Wednesday, November 24, 2010
Here's your top 60, part 3
Sadly, my own little diamond anniversary party is coming to a close. That went by awfully quick, didn't it? That's the way I like it. No long, drawn-out affair like that Awesomest Night Card thinga-ma-role. When's that ending?
Anyway, I have cards 41-60 coming up in a second. I'm just showing ol' Don Mossi here to illustrate that there are many, many, many cool cards that I do not have that would be just as worthy contenders for bumping out half the Mantles that Topps has nominated as anything else I'm featuring. It's just that my collection is focused mostly in the '70s and '80s so that's what I happen to think is the best. Feel free to nominate your own top 60. Then Topps can take credit for spawning a thousand lists and everyone will be happy.
OK, the final cards on the list. Again, these are in total random order.
41. 1975 Topps Steve Yeager: First Dodger card I ever pulled from a pack purchased with my own money. A "big boy" moment. Simple as that.
42. 1974 Topps Steve Garvey: This card deserves to be hanging in an art gallery somewhere. It's surrealistic and awesome. It's surrawesome!
43. 1974 Topps Paul Lindblad: More cardboard art suitable for framing. Can a baseball card be profound? Let me think about that for awhile, while I stare at this card some more.
44. 1982 Topps In Action Carlton Fisk: For the most part, I thought Topps' In-Action revival in '82 was lame. But not this card. Tilting the card was a wise move. Putting the card on its edge puts you on the edge. Will he catch it? True action in action.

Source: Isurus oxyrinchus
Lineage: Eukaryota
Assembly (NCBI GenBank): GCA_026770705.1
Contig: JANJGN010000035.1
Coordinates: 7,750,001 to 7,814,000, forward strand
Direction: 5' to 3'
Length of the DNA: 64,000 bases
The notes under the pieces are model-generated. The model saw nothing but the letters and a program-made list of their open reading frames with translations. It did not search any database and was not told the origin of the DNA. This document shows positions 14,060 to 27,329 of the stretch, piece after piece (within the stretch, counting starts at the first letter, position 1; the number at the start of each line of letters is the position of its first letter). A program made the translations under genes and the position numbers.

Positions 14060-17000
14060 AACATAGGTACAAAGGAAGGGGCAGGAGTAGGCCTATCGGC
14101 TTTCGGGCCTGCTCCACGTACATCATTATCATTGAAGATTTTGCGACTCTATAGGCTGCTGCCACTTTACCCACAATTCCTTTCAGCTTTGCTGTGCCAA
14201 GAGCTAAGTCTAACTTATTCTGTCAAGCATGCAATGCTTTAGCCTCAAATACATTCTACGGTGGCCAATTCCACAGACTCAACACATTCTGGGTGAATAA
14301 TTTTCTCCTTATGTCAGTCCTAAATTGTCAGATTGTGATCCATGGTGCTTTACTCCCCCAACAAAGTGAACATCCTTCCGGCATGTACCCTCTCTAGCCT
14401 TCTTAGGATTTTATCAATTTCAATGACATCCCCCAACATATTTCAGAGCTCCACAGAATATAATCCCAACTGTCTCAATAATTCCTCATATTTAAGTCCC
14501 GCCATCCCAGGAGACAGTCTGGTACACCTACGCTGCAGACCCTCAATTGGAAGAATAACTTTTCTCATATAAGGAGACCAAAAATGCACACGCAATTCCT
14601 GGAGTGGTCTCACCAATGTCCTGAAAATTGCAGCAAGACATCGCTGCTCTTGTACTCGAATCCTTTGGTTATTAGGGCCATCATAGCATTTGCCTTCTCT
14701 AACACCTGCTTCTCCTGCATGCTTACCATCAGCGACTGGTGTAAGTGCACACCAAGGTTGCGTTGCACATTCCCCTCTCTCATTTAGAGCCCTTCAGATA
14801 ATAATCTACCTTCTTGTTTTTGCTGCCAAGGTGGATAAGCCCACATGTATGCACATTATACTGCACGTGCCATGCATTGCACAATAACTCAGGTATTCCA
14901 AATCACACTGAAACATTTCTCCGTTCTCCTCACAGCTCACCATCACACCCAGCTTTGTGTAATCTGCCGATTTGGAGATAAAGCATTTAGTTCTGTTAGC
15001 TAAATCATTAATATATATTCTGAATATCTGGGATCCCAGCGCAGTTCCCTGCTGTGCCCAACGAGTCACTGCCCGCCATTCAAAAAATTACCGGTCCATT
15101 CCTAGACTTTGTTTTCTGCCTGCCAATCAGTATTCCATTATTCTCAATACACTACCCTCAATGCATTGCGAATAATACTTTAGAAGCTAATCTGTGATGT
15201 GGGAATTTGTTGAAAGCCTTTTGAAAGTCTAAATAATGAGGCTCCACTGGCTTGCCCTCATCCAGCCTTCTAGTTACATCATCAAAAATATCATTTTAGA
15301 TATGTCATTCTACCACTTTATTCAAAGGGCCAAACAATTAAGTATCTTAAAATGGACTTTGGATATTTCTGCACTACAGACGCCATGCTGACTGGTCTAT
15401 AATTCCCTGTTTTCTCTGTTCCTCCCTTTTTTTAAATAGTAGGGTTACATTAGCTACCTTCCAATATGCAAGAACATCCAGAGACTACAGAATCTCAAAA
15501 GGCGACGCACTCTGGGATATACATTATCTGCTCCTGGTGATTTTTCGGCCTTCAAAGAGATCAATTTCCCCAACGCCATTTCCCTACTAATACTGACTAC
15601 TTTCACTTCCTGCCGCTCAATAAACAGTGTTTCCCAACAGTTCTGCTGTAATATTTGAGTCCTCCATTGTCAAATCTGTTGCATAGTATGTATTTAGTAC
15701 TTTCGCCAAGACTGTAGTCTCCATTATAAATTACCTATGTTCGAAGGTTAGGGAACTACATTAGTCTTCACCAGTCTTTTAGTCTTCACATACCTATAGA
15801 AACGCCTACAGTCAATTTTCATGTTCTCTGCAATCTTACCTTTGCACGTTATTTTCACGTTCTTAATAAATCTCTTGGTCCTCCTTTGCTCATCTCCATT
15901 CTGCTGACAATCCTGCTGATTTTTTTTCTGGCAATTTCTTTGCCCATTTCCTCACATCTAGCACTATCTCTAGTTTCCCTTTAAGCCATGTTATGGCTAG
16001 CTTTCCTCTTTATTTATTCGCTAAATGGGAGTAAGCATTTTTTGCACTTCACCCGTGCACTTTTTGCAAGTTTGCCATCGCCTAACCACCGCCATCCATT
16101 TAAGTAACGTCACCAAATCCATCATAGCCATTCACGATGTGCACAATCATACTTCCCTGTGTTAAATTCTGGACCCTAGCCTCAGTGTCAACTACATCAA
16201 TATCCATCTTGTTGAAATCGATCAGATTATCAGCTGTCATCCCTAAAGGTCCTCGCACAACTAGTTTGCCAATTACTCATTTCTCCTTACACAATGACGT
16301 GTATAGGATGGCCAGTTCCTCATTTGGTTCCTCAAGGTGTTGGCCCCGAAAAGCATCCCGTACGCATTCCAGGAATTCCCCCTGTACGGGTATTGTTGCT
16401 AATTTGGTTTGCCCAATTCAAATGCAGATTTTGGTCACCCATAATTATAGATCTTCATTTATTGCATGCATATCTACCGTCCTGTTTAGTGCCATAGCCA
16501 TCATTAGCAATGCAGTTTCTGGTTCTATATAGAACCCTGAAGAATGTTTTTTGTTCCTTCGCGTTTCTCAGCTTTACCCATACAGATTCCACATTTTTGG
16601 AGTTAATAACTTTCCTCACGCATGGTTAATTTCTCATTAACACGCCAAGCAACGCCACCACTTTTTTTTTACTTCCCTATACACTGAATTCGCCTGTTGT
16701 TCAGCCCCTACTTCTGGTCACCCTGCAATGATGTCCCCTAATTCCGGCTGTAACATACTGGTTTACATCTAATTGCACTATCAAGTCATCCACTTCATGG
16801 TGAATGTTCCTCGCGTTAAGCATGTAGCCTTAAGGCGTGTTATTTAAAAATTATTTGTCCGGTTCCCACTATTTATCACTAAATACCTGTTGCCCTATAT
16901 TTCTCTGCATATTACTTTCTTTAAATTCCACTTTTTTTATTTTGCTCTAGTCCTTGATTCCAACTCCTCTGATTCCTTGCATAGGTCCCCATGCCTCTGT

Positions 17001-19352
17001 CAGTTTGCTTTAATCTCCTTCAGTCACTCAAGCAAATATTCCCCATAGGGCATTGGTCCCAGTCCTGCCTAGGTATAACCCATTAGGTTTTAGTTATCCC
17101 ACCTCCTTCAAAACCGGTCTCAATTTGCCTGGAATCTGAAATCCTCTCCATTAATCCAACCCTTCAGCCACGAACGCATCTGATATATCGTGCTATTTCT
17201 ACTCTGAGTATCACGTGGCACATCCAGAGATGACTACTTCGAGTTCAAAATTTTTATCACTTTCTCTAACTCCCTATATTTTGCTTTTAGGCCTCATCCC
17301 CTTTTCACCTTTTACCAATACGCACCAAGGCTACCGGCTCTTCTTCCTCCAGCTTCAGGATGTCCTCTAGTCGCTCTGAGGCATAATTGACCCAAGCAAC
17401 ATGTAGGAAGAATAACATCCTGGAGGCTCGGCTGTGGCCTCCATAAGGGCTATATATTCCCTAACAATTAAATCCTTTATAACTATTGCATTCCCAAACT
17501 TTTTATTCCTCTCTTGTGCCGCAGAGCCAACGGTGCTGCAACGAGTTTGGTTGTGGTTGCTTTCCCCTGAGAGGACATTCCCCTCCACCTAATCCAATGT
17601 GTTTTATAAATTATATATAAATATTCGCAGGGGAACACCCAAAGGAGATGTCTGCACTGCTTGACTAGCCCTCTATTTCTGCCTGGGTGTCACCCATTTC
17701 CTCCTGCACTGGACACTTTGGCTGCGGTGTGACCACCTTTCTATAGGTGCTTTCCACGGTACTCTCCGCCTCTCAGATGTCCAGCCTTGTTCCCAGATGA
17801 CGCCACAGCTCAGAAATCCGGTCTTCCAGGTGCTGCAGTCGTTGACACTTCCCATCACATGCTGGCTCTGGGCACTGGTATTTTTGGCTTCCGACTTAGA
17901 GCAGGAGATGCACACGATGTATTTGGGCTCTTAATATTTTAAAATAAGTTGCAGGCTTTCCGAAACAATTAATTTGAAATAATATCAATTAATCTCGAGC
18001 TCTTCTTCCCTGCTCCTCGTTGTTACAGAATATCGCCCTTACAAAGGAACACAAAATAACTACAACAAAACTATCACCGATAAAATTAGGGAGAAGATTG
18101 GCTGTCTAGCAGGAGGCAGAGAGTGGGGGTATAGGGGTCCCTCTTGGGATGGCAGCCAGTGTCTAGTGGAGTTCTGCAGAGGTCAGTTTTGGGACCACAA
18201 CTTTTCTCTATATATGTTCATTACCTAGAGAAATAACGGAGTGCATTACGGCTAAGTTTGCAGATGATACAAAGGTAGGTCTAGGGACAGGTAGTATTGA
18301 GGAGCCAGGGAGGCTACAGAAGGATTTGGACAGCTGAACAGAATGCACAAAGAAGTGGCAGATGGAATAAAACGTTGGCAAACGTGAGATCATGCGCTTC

45. 1971 Topps Thurman Munson: Speaking of action, this might be the card that spawned a thousand play-at-the-plate cards. One of the few cards that Topps got right on its voting site. Shockingly, it's a Yankee.
46. 1980 Topps Gorman Thomas: If you view Thomas' cards through the years and note his grooming habits, you'll realize that all of the cards lead up to this one. This is Gorman as we remember him. Bad-ass and using a bat like a sledgehammer. Not even the baby blue uniform can bring him down.
47. 1996 Upper Deck V.J. Lovero Showcase Hideo Nomo: Final Upper Deck card of the bunch (See, Topps? There wasn't that many). It is a chore picking out "the best" Hideo Nomo card, but I think this one does the job.
48. 1982 Topps Traded Cal Ripken: I like that I obtained this card merely because I wanted the traded set. I sent away for it, received the tidy little blue box, and before I knew it, the Ripken card had blossomed into this monster rookie card. And I didn't even have to lift a finger. It was like owning a Chia Pet, except you don't ever want to water a box of cards.
49. 1957 Topps Dodgers Sluggers: Card companies today feature a lot of combo cards in homage, I guess, to these old cards of the '50s and '60s. But they rarely achieve the effect that Topps did back in the day. I guess that might be a reflection on today's cynical society. But really, objectively, this card beats the shit out of any "combo card."